There is always a point where keeping things running isn't the best decision, especially if you think the market will never come back (the buggy whip situation). I'm just saying that the point where you start selling things for less than it costs to make them isn't always the time to abandon production. Sony will be happy that it kept its TV division running if the R&D guys can come up with some new feature that everyone actually wants to buy.

Bottom line: yes it's possible that they really are losing money on each TV. Depending on how you interpret the mysterious future, they might lose even more if they stopped making them.

Comment Re:Questions about this device (Score 1) 274

Not sure that the keyboard dock will prove that popular with the general public. It's almost forgotten now but Apple sold a keyboard dock accessory for the original iPad on release day. They don't bother to make it anymore due to low sales, but the iPad is still compatible with Bluetooth keyboards (as it always was). The general public hasn't had much interest in that either, though a small Bluetooth keyboard plus a small iPad stand is occasionally useful for sending email or using SSH while traveling or whatever.

Comment Well, let me help you out (Score 1) 214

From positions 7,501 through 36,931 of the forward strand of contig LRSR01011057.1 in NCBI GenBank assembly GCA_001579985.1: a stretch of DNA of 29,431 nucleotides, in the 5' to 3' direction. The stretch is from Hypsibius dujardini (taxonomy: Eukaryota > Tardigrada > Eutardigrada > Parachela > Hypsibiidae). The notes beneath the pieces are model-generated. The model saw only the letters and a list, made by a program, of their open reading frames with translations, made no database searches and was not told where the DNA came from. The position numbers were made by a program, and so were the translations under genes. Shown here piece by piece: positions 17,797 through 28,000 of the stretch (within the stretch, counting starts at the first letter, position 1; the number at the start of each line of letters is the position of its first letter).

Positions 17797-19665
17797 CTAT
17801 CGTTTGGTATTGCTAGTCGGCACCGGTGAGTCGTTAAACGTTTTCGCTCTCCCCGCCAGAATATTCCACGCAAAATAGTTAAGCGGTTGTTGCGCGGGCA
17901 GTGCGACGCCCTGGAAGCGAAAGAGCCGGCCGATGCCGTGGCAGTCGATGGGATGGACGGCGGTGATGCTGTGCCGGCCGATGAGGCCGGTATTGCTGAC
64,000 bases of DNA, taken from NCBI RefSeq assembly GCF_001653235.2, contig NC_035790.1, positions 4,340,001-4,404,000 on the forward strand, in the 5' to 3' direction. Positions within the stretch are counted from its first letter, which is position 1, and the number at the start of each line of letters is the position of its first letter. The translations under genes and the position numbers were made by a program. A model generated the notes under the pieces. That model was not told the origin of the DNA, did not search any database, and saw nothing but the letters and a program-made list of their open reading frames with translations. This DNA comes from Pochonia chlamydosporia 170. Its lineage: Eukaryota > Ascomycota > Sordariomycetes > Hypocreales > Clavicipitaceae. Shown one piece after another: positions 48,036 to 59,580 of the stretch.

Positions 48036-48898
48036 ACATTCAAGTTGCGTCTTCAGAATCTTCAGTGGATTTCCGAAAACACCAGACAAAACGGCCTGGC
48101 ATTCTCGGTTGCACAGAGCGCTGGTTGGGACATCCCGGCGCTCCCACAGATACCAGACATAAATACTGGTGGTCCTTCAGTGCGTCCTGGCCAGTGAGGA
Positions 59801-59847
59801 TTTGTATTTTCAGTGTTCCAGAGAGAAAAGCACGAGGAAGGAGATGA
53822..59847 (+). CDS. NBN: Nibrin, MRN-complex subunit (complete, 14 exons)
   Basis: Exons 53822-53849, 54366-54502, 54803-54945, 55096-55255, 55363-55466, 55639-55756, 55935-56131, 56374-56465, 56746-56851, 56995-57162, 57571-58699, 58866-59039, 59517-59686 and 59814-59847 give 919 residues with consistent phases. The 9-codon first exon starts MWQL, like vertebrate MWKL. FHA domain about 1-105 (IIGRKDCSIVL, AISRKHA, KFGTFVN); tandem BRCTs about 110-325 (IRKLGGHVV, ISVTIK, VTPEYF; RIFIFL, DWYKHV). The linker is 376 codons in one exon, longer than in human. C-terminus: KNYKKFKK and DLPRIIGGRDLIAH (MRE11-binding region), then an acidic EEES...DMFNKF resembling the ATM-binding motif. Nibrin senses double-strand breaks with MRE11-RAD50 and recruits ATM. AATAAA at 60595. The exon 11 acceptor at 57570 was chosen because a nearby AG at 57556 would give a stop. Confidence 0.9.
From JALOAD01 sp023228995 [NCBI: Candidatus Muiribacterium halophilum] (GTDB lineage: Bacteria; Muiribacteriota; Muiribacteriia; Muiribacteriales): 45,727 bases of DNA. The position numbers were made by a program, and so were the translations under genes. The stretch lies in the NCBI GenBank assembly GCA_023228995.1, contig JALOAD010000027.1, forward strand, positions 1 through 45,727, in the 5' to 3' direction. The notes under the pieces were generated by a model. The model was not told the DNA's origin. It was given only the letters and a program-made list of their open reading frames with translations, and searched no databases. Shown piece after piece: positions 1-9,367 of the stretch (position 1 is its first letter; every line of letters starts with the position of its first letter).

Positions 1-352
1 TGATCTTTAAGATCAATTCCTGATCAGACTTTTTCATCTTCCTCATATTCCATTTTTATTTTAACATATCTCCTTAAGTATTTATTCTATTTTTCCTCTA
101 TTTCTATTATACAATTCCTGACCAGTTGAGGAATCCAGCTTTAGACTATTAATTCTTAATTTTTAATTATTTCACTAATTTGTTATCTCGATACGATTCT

Twitter is for things you like. If there's a local restaurant you like, maybe they will send notices of their daily specials now and then. If there's a musician you like, maybe they'll let their followers know that tour dates have been announced or that their new album is almost out. Going to a convention? The convention feed might let you know when event schedules change. Maybe a columnist you like will make occasional points that supplement their regular writing.

"But we have email!" I guess you are saying. Ever subscribed to an email newsletter from a restaurant? You'll get 5MB PDF coupons, only good on Wednesday afternoons, as likely as not, and good luck with the unsubscribe. Twitter guarantees that the messages will be small and it's always easy to unsubscribe.

Don't know why it's so hard to understand -- there isn't any other service that's good at this.

Comment Re:Price Weighted Average (Score 1) 218

That's not true; the Dow is even simpler than you are implying. There is no weighting at all applied to the individual stocks in the index, so it's incorrect to say that they weigh "each stock price with a factor". Instead, there is only one factor (the Dow divisor) for the entire index. All the share prices are simply added up and then divided by the divisor.